The de la Torre Brothers’ Meso-Americhanics at the National Hispanic Cultural Center
When nine-months pregnant M.I.A. performed at the Grammy Awards a few weeks ago, it seemed a real possibility that she could have her baby on stage while Jay-Z, Kanye West, T.I. and Lil Wayne danced around the afterbirth. And while the big-bellied Sri Lankan/British artist sang vocals on “Swagga Like Us,” with a riff from her 2008 hit “Paper Planes,” it felt like it could happen. I wanted it to happen.
The friend who gave my wife a copy of M.I.A.’s 2005 Arular called the album the next big thing; everyone was talking about it. At first listen, what clawed through the synth arrangements was the mix of world music and retro beats and a lyrical sense that fell somewhere between teen angst and child soldier. It’s like her words were flowing straight out of the sexiest, danciest war zone ever.
I finally got to see Meso-Americhanics (Maneuvering Mestizaje) de la Torre Brothers and Border Baroque, on display at the National Hispanic Cultural Center since September. The show, which has been extended through the middle of August, features the mixed media works of brothers Jamex and Einar de la Torre. Dividing their time between Ensenada, Mexico, and San Diego, Calif., the brothers construct some seriously crazy sculptures that mix their Mexican and American influences. There is a questioning that takes place in the blurring of the two nations’ disparate iconographies and materials, one that simultaneously challenges and confirms issues of exoticism and power. One example would be the installation Colonial Atmosphere, where there is a massive Olmec head “as a lunar module accompanied by the goddess Coatlique in the form of an astronaut” planting a cut steel and chain flag into the floor of the cratered moon.
Low-rider culture and imperialism, bad television and Pre-Columbian power blur, giving off the strangest vibe. But the impulse to thrust the brothers’ work into a discussion about high and low art is quashed by their ability to move all of their materials in the direction of their ideas. Soda cans, fur and commemorative coins are made to serve the artists’ conceptual goals, moving beyond their initial power of souvenirs or simple cultural detritus.
They choose popular subjects—religion and wrestling come to mind—but they bend those subjects over a type of black humor anvil that gives Christ a headband that says “Taco Time” while he hangs crucified to a saguaro. The empathy asked of the viewer is allotted to both Jesus and every man, woman and child risking his or her life to work in the United States. The humor shields the directness of those statements, though, and the brothers are able to engage on multiple levels (craft, politics, history, comics, border issues). What you come across in “Baja Kali” or the beaner portraits (the artists' description of portraits made from beans) is both lovely and threatening. The clang of their kinetic “La Belle Epoch” falls on your ears before you actually see it, the Ferris wheel-like disks paralleling the movement of an Aztec calendar or the inside of a Swiss watch made out of beer cans and knives. And maybe I’m biased, but I think it’s impossible not to be bowled over with work that includes blown glass, luchadores, a giant blonde Jesus, bloody fangs, hubcaps, videos, skulls, fur, silver rattlesnakes in car tires, guitars, lunar landers and a super-large Olmec head.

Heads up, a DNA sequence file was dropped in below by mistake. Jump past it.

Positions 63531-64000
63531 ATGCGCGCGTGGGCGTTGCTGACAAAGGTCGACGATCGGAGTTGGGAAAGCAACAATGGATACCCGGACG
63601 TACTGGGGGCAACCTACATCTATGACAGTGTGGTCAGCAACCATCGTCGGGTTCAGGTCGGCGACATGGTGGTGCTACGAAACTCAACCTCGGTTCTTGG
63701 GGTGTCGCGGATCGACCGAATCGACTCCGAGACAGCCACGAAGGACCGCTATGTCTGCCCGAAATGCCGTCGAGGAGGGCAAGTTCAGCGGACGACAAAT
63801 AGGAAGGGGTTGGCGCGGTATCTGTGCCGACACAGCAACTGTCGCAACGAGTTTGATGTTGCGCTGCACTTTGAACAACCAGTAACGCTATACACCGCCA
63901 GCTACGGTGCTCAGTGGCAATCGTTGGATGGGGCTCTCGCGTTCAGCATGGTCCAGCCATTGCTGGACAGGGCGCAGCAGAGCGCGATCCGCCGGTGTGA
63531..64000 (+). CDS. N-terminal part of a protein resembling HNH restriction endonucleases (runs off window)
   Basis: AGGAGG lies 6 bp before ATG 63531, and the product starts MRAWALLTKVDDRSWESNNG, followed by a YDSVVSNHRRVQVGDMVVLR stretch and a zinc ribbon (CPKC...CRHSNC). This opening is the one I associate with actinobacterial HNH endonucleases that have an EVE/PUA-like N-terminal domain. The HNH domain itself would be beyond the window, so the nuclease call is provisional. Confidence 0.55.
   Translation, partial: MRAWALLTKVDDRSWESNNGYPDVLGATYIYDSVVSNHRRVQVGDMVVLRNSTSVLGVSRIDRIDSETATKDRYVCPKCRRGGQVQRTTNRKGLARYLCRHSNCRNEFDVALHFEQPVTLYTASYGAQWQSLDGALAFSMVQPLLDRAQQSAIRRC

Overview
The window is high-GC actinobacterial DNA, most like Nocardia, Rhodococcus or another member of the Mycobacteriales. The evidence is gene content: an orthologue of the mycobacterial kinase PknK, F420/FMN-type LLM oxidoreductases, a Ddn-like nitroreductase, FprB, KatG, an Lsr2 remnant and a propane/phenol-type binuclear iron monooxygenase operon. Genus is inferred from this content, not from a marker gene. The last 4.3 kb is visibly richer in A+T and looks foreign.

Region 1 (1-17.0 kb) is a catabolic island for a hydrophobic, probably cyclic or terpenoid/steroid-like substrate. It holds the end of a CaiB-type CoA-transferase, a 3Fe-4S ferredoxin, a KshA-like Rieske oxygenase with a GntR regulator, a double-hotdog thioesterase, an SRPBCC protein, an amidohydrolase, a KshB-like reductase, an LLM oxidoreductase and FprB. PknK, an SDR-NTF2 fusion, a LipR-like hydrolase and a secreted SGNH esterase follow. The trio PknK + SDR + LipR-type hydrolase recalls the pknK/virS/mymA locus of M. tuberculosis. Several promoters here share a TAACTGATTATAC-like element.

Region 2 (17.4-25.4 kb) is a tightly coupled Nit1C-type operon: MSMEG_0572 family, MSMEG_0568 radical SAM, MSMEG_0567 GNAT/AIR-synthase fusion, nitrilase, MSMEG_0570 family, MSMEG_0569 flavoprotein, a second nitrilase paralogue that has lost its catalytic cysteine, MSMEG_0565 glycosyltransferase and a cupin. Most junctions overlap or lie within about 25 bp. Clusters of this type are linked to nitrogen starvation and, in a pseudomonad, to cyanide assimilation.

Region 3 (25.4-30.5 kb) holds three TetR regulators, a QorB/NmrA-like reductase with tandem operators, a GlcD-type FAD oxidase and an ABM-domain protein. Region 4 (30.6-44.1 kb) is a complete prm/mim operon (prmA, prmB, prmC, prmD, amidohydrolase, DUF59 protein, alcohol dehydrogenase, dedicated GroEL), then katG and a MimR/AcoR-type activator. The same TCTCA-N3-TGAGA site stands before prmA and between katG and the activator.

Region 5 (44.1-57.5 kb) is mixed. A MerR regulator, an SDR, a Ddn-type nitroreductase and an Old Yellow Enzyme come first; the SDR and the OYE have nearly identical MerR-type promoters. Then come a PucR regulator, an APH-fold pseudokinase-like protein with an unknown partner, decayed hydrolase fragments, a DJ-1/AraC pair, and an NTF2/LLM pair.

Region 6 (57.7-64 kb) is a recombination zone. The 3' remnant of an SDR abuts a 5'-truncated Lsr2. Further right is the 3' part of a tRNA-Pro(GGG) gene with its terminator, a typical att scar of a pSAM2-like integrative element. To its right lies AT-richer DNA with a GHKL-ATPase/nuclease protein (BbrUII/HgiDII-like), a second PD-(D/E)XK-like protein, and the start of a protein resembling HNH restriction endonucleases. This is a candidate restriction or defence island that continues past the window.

Wall text seems necessary to institutions that want things to be accessible and understood. For Meso-Americhanics, there is wall text everywhere—which is my main beef with the show—primarily to explain the history, chronology and processes of the de la Torre brothers’ works. While on the one hand I get the need to explicate, there came a point in this exhibition when I felt hemmed in. The experience was so mapped out and prescribed that it became a little unclear if I would be tested over the history lesson in front of me or even allowed the freedom to engage the work on my own terms. I realize that’s the line an institution like NHCC needs to walk, but it dampened some of the freshness I felt in the brothers’ sculptures and wall pieces. In my experience, people don’t learn through those kinds of educational additives. They get turned off.
The difficulty in making anything steeped in historical relevance comes in getting people who don’t share that history to care about it. When you read that M.I.A.’s father was a member of the revolutionary group Tamil Tigers in Sri Lanka and that her family was on the run for years, it adds to what you think you hear in both Arular and her 2007 release Kala. But the question arises of how to navigate between her life story and her hit-making appeal. Where do you put the gravity of a civil war that has lasted more than 30 years? Is it a choice between passion and dispassion, or is it just music?
The mixtures in her music and in the de la Torre brothers’ art should be expected in a world where everyone’s trying to hold onto the family tree whose roots stretch around the globe.
For more information, go to nhccnm.org.